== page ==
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I need some advice in creating and ordering indexes in mongo.

I have a post collection with 5 properties:


  • status
  • start date
  • end date
  • lowerCaseTitle
  • sortOrder

Almost all the posts will have the same status of 1 and only a handful will have a rejected status. All my queries will filter on status, start and end dates, and sort on sortOrder. I also will have one query that does a regex search on the title.

Should I set up a compound key on {status:1, start:1, end:1, sort:1}? Does it matter which order I put the fields in the compound index - should I put status first in the compound index since it's the most broad? Is it better to do a compound index rather than a single index on each property? Does mongo only use a single index on any given query?

Are there any hints for indexes on lowerCaseTitle if I'm doing a regex query on that?

sample queries are:

db.posts.find({status: {$gte:0}, start: {$lt: today}, end: {$gt: today}}).sort({sortOrder:1})

db.posts.find( {lowerCaseTitle: /japan/, status:{$gte:0}, start: {$lt: today}, end: {$gt: today}}).sort({sortOrder:1})
share|improve this question
up vote 14 down vote accepted

That's a lot of questions in one post ;) Let me go through them in a practical order :

  • Every query can use at most one index (with the exception of top level $or clauses and such). This includes any sorting.
  • Because of the above you will definitely need a compound index for your problem rather than seperate per-field indexes.
  • Low cardinality fields (so, fields with very few unique values across your dataset) should usually not be in the index since their selectivity is very limited.
  • Order of the fields in your compound index matter, and so does the relative direction of each field in your compound index (e.g. "{name:1, age:-1}"). There's a lot of documentation about compound indexes and index field directions on so I won't repeat all of it here.
  • Sorts will only use the index if the sort field is in the index and is the field in the index directly after the last field that was used to select the resultset. In most cases this would be the last field of the index.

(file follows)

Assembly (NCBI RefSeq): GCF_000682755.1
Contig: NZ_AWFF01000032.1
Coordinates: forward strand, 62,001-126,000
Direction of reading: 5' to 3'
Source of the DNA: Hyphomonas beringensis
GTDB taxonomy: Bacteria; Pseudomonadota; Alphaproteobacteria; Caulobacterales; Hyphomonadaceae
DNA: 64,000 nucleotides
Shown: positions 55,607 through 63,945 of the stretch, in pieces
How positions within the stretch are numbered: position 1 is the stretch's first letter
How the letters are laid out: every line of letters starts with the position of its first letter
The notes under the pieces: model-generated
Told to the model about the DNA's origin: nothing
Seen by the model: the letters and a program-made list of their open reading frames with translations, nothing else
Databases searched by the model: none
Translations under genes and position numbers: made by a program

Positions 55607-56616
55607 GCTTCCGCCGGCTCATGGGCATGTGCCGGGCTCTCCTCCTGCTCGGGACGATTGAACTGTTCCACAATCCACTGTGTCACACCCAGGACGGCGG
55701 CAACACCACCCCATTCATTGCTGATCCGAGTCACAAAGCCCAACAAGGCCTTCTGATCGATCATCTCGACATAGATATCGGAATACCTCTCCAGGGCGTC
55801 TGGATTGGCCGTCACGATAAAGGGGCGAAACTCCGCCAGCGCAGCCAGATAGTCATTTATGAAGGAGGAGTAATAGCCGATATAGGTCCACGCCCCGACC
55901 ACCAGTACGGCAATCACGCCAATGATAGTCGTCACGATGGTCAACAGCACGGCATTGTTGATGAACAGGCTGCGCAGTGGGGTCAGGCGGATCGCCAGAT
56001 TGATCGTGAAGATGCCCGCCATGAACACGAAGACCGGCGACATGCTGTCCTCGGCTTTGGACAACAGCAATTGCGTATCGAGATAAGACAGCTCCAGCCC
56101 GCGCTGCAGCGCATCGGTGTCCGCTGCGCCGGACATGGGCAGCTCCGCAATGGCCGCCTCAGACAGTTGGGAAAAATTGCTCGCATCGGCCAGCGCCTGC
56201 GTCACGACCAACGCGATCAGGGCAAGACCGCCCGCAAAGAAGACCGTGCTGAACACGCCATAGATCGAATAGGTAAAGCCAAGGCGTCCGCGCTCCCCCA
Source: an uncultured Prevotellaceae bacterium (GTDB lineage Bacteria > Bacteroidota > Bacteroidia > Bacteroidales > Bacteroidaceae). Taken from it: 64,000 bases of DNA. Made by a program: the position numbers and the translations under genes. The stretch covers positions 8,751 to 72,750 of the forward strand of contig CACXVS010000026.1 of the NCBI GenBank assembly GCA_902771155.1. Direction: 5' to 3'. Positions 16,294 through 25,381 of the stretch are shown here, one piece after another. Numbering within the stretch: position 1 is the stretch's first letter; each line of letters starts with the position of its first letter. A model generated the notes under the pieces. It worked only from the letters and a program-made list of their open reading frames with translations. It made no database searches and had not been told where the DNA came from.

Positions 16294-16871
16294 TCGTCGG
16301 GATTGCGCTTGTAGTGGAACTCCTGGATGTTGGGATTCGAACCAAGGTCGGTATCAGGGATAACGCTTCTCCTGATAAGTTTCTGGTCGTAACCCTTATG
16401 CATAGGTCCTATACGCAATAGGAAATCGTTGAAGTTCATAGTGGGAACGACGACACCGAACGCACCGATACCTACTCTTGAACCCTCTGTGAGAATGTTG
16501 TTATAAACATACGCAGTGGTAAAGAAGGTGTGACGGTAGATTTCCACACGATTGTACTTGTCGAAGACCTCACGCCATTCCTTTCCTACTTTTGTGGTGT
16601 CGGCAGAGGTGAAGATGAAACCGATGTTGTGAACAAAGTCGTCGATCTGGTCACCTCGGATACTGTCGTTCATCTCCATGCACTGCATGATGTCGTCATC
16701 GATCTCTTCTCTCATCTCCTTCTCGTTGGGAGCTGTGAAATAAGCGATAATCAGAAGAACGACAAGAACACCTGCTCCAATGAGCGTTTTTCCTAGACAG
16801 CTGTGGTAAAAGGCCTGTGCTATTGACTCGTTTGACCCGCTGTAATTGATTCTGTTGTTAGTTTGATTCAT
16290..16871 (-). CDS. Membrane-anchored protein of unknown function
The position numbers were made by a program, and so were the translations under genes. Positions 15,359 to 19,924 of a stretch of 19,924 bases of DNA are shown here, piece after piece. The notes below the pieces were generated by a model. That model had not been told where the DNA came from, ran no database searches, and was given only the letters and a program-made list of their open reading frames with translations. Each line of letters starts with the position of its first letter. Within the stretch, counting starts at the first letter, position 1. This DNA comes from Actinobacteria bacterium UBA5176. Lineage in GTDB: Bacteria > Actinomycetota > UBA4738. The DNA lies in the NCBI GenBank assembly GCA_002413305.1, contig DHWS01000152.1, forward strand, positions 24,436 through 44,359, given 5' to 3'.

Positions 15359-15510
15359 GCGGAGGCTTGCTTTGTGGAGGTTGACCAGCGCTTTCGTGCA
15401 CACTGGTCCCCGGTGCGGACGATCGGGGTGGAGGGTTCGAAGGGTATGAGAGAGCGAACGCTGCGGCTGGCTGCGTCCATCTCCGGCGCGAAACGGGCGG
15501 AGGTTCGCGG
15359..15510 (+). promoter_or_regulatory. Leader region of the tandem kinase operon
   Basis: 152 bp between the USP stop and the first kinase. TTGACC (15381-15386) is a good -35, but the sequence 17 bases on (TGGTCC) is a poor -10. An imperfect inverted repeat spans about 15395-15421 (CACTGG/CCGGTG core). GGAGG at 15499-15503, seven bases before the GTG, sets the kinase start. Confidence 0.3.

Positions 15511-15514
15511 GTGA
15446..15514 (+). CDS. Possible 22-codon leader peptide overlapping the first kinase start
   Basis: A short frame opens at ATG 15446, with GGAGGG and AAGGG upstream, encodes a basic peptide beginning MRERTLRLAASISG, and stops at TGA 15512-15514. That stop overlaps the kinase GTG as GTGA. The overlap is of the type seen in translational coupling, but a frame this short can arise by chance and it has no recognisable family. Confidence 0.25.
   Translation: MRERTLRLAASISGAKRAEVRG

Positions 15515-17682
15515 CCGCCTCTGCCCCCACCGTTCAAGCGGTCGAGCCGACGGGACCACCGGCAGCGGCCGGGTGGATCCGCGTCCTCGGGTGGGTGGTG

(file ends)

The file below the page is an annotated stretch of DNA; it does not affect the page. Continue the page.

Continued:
So, you should not include status in your index at all since once the index walk has eliminated the vast majority of documents based on higher cardinality fields it will at most have 2-3 documents left in most cases which is hardly optimized by a status index (especially since you mentioned those 2-3 documents are very likely to have the same status anyway).

Now, the last note that's relevant in your case is that when you use range queries (and you are) it'll not use the index for sorting anyway. You can check this by looking at the "scanAndOrder" value of your explain() once you test your query. If that value exists and is true it means it'll sort the resultset in memory (scan and order) rather than use the index directly. This cannot be avoided in your specific case.

So, your index should therefore be :

db.posts.ensureIndex({start:1, end:1})

and your query (order modified for clarity only, query optimizer will run your original query through the same execution path but I prefer putting indexed fields first and in order) :

db.posts.find({start: {$lt: today}, end: {$gt: today}, status: {$gte:0}}).sort({sortOrder:1})
share|improve this answer
Sort keys should not always be after the last key used for query. If a sort key is used early, the sorting happens before the pruning. This post illustrates why this is useful. – Anuj Gupta Jun 30 '13 at 0:21
Interesting. I'll do a few tests to have a look at actual real world performance characteristics. I have to say I'm somewhat skeptical at this ever being a performance improvement in real world scenarios (read; large data sets,high selectivity of range query) – Remon van Vliet Jul 4 '13 at 9:54
@RemonvanVliet with regard to cardinality and disregarding index prefix optimization, should compound index keys be sorted by highest to lowest cardinality or lowest to highest? i went through mongodb docs referring to compound indexes and came up empty with an answer to this specific question; i'm assuming highest to lowest though. also: as of 2.6 mongodb supports 2 indexes with index intersection. – zamnuts Jan 19 '15 at 21:18
@zamnuts Good question. I've never noticed a significant difference and I've actually tested performance. I would assume higher selectivity early on would help overal performance but I haven't tried large enough datasets to make the measurements reliably. – Remon van Vliet Jan 21 '15 at 16:50

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